Between January 1, 2023, and May 22, 2023, legislators in 43 states and the District of Columbia introduced 196 bills addressing school entry vaccination requirements, non-medical exemptions, and scope of practice for providers to administer vaccines. Of those 196 bills, only about 5% (11 bills) were enacted, according to new data published today by the Center for Public Health Law Research at Temple University Beasley School of Law.
The new legal data capture school entry vaccination requirements, non-medical exemptions to school vaccination requirements, the reallocation of authority to determine vaccination requirements for schools, and expansions to provider scope of practice to administer vaccines in all 50 states and the District of Columbia.
“Vaccination around COVID-19 opened the door for discussions and legislation on vaccination more generally, but it was mostly just a lot of debate and introduced bills, with very few laws enacted so far,” said Lizzy Platt, JD/MA, director of research and operations at CPHLR and a lead researcher on this project.
Of the domains tracked, only two types of vaccination legislation were successfully enacted:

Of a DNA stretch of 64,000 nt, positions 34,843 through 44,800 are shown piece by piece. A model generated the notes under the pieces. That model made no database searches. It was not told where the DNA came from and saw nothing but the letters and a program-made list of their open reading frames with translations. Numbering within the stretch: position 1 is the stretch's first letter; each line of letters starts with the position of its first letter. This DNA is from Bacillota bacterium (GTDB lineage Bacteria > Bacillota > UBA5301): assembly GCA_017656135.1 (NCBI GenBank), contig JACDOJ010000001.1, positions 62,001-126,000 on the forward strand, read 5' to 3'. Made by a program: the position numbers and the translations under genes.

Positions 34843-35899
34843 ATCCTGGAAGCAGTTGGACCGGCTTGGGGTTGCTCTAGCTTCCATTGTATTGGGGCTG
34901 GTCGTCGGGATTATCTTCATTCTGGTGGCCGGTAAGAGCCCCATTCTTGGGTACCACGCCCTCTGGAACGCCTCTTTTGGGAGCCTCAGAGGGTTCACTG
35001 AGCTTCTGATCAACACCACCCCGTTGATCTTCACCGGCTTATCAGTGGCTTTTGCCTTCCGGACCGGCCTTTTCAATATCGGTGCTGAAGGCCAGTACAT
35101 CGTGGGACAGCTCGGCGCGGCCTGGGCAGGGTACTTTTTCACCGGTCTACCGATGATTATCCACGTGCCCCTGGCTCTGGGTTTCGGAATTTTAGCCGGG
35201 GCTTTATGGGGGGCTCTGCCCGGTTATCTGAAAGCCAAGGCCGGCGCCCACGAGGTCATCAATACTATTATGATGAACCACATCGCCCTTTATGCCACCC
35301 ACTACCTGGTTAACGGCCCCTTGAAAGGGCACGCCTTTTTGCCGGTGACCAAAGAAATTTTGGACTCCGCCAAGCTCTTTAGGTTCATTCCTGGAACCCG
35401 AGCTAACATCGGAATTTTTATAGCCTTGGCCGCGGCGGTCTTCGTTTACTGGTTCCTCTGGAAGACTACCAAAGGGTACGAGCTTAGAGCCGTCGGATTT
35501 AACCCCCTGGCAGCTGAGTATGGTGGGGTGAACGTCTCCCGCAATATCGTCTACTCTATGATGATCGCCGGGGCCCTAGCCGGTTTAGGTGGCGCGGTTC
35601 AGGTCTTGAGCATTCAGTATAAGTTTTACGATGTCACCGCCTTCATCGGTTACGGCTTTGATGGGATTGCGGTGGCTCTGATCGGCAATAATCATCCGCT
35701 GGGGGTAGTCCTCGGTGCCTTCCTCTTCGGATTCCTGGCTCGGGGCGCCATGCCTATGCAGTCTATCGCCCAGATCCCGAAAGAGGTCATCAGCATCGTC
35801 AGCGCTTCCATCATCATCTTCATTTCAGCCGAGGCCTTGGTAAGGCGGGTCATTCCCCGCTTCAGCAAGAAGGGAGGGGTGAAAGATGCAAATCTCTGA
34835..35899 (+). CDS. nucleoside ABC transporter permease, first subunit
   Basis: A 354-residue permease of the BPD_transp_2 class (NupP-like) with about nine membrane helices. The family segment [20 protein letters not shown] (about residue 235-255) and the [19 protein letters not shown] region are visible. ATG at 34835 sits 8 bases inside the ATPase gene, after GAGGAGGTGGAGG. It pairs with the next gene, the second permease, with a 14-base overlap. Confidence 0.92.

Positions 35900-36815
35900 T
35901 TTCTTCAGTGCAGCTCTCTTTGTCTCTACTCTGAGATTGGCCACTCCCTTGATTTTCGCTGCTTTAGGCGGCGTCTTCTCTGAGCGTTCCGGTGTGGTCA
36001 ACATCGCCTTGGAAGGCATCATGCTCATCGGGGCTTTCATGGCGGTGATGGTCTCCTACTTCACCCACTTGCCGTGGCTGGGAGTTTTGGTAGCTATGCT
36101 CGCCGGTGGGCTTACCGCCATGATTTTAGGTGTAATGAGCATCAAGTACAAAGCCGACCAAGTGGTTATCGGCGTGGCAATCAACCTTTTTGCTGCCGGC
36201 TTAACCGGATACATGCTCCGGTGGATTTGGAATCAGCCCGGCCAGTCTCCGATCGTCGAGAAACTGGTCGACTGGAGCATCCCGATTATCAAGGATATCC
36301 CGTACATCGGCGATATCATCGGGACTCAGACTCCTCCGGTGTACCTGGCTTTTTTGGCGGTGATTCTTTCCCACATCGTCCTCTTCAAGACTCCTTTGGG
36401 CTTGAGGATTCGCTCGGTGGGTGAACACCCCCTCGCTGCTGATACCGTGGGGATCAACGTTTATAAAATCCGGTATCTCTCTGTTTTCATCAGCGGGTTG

- In 27 states, legislators introduced 63 bills to expand scope of practice for providers to allow them to administer vaccines. Eight of those bills were ultimately enacted in Georgia, Kansas, Maryland, Montana (two bills), North Carolina, and West Virginia (two bills).
- Nearly one-third of the bills included in the dataset — 72 bills across 25 states and the District of Columbia — sought to prohibit school entry vaccination requirements. Three of those 72 bills were enacted: Florida Senate Bill 252 and Tennessee companion bills House Bill 252 and Senate Bill 644, which became Public Law 296.
This research is part of a broader effort by researchers and public health law experts to understand how legislatures are considering the role of public health departments, health providers, and government in response to public health issues and emergencies after the COVID-19 pandemic.
Among the legislation tracked, the researchers identified 18 bills in 10 states that sought to reallocate determinations of vaccine requirements from health agencies. None were enacted.
The data also reveal other unsuccessful efforts to:
- Expand non-medical exemptions in 19 states, 0/47 bills passed;
- Limit non-medical exemptions in two states, 0/3 bills passed;
- Add school entry requirements for vaccination in five states, 0/10 bills passed.
This dataset was created using a scientific legal mapping process developed by the Center, in collaboration with the Association of State and Territorial Health Officials as a part of the Act for Public Health initiative. These data join a growing suite of legal data produced by CPHLR for the Act for Public Health initiative. All the data on this topic, and more, may be explored for free on LawAtlas.org.